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Michael Just

Global Change Fellow Alumnus | Plant and Microbial Biology | North Carolina State University

2013 – 2014 Global Change Fellow

Where are they now?

Upon completing a fellowship with Dr. Steve Frank at NCSU, Michael accepted a position with the US Army Corps of Engineers Engineer Research and Development Center’s Construction Engineering Research Laboratory.

Statement of purpose:

I am a PhD student under the tutelage of Dr. William Hoffman at North Carolina State University in the Department of Plant and Microbial Biology. My interests are in applied ecology and I am currently pursuing this interest through fire ecology research in the North Carolina Sandhills. I am interested in working with land managers and conservationists to improve or validate current ecological practices, while anticipating future conditions.

Description of research:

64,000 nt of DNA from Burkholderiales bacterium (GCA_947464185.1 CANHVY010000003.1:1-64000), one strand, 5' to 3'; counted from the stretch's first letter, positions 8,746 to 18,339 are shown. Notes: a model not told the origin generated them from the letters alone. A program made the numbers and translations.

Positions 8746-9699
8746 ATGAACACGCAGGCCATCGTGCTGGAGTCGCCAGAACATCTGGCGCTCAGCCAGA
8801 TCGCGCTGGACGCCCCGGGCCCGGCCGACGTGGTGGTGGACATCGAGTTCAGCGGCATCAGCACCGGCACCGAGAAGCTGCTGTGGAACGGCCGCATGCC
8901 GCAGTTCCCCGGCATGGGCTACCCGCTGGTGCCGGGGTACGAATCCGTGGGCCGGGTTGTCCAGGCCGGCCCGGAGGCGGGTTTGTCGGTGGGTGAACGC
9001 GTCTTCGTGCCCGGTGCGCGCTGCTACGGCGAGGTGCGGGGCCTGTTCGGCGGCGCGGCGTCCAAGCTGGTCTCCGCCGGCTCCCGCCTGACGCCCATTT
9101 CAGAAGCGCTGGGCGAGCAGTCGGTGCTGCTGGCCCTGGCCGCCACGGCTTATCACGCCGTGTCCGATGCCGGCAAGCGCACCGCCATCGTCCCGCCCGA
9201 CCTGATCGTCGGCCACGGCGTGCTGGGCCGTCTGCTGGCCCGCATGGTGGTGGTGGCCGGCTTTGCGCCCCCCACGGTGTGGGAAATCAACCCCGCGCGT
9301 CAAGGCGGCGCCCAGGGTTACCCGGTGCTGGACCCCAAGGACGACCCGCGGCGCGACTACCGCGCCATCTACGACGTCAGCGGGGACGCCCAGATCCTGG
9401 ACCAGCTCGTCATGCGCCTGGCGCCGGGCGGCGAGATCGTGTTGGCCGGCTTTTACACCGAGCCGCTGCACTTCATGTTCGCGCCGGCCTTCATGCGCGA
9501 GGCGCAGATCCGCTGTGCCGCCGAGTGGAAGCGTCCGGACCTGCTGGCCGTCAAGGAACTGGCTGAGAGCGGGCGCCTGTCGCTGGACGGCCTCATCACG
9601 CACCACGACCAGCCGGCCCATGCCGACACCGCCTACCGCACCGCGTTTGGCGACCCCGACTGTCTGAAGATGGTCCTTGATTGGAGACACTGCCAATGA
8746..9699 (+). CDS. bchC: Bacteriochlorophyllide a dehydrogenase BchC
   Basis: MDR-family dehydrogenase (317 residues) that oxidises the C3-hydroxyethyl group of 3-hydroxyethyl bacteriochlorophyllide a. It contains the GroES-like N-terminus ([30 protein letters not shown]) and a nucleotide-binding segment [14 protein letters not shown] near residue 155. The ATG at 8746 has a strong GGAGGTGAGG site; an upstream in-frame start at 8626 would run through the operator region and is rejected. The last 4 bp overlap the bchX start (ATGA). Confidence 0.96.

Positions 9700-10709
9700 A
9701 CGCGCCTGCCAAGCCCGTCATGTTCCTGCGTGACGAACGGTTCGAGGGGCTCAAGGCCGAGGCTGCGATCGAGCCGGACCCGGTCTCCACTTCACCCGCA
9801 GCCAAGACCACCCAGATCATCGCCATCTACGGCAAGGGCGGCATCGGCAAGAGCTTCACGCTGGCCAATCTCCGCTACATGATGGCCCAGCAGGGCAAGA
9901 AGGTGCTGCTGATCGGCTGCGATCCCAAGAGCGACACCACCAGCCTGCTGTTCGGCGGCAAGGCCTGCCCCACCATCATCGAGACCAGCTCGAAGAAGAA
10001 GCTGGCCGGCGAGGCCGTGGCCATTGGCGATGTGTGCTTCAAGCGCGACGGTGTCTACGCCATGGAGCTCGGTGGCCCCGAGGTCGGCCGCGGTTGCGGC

Many of Earth’s ecosystems are shaped by reoccurring disturbances (e.g., floods, wildfire, etc). I study the relationships between fire behavior, climate, and plants. These relationships can be considered a feedback loop, where fire, climate, and plants influence each other. My work is concentrated in transitional areas between savannas and wetlands where these relationships are complex. For example, the savannas maintain a positive feedback loop (promote fire) and conversely, the wetlands maintain a negative feedback loop (inhibit fire). These relationships can be strong, but are not absolute. Alterations to fire behavior might disrupt these relationships and ecosystem changes (e.g., more or less savanna or wetland) may result from modified relationships. I am examining these dynamics to understand their capacity to withstand possible future global changes and to predict their continued ability to shape ecosystem characteristics. My research will contribute to SECSC’s Science Theme 2: Land Use and Land-Cover Change Projections, Task 3: Conduct research on biological responses to changing land use and climate. Both land use and climate changes impact fire behavior and I am developing empirical models to project future savanna-wetland boundaries under changing conditions. My research will also contribute to Science Theme 4: Ecological Research and Modeling, Task 3: Conduct laboratory and field experiments to document ogranismal responses to climate change. My research includes experimental fire return frequencies which can simulate a changing environment and I am monitoring fire, climate, and vegetation responses in an effort understand current conditions and to model future scenarios.

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